Manama: A Saudi Arabia court has sentenced 10 Saudis suspected of plotting to attack US targets in Kuwait to a total of 80 years in prison.

The defendants, reportedly members of the Al Khafji terror cell, were also charged with planning to attack vital installations belonging to Saudi Aramco, funding terror, going to violence-hit regions, mobilising young men to carry out acts of terror, possessing weapons and going abroad to take up training on the use of weapons.

The specialist criminal court in Riyadh also ruled that the defendants be barred from leaving the country for a total period of 86 years.

The sentences ranged between two and 15 years in prison, but no verdict was issued against an 11th suspect who was not at the court trial, Saudi dailies said on Wednesday.

The ringleader, who was arrested in January 2011, was sentenced to 15 years in prison, including five for money laundering, and barred from leaving Saudi Arabia for 15 years following his release from prison.

A second accused was sentenced to 10 years in prison and to 10 years confinement to the country after he leaves jail.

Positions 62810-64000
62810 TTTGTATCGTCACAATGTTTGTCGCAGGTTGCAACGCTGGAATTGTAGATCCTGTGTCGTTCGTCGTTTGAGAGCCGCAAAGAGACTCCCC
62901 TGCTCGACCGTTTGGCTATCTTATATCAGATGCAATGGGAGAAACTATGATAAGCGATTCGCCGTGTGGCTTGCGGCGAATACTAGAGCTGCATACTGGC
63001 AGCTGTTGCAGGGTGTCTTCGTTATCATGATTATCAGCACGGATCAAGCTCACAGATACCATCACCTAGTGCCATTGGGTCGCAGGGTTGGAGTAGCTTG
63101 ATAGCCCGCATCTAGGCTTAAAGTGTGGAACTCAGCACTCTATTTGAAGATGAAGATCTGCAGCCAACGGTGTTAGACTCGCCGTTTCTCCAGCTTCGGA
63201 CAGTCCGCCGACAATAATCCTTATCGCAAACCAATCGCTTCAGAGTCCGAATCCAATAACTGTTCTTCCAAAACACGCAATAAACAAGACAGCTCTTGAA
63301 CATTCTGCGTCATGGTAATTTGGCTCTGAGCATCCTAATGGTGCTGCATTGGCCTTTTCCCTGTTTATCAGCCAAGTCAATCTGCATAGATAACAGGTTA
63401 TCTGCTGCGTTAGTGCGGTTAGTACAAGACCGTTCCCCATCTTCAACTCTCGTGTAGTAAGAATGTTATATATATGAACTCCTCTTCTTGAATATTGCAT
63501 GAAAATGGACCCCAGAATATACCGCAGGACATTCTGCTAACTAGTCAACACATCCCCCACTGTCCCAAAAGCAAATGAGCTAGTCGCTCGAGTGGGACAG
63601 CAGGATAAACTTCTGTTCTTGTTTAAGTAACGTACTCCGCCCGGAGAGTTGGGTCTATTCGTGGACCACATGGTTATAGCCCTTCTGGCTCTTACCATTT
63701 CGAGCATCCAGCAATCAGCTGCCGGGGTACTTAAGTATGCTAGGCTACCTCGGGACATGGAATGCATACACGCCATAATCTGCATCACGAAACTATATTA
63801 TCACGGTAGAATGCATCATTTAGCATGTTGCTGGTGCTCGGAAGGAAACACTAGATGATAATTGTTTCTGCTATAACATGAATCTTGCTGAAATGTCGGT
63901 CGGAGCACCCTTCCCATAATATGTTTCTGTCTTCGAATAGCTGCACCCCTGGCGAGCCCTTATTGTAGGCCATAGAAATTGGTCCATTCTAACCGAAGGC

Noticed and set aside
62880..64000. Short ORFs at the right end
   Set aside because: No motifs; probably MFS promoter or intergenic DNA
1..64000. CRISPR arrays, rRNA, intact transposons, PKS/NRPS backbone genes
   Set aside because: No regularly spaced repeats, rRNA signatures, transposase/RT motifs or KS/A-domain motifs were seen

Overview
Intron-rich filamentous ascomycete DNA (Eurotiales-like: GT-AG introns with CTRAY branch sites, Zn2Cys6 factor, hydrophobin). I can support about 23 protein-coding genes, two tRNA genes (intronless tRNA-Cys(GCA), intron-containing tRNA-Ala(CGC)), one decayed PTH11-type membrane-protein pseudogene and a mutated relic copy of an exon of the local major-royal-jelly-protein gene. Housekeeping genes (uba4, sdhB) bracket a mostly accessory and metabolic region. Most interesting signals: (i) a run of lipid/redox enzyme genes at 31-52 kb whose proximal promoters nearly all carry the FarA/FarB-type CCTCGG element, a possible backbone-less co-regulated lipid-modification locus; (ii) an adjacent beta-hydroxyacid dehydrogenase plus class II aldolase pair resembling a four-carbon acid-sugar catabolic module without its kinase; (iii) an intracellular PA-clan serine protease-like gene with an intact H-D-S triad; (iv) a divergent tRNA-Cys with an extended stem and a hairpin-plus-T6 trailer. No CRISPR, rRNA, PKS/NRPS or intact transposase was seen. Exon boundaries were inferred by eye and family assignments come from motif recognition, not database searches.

The third defendant was given two years and a travel ban of five years afterwards, but the court did not issue a verdict against the fourth who did not attend the trial.

The fifth suspect is to spend eight years in prison and an eight-year travel restriction, the judges said.

The court also ruled that the sixth defendant who faced two charges would spend 10 years in prison, including three for money laundering, and would have to remain in Saudi Arabia for 13 years afterwards.

The seventh defendant was given 13 years in prison, including three for money laundering, and a 13-year travel ban starting from his release date.

The eighth suspect was sentenced to six years in prison and a six-year travel restriction while the ninth was given nine years in jail and a travel ban of nine years.

The tenth defendant was sentenced to two years and a travel ban of two years. He was also barred from taking up a leading position in the commission to promote virtue and prevent vice.

All the defendants have challenged the sentences and said that they would appeal to have the court reconsider their case.

However, five of the defendants will be released for having spent the sentence time in prison awaiting trial. Those who had exceeded the court term while under arrest will receive financial compensation.

In January, when the first session of the trial started, the judge told the defendants that they had to have lawyers and that the authorities would pay for the legal counsel.

The court ordered the confiscation of all materials related to the charges, including weapons, books, and CDs, and reportedly warned stringent penal action would be taken against any of the defendants if they did not honour a pledge not to relapse into their previous wrongdoing or to associate with people with “suspicious backgrounds”.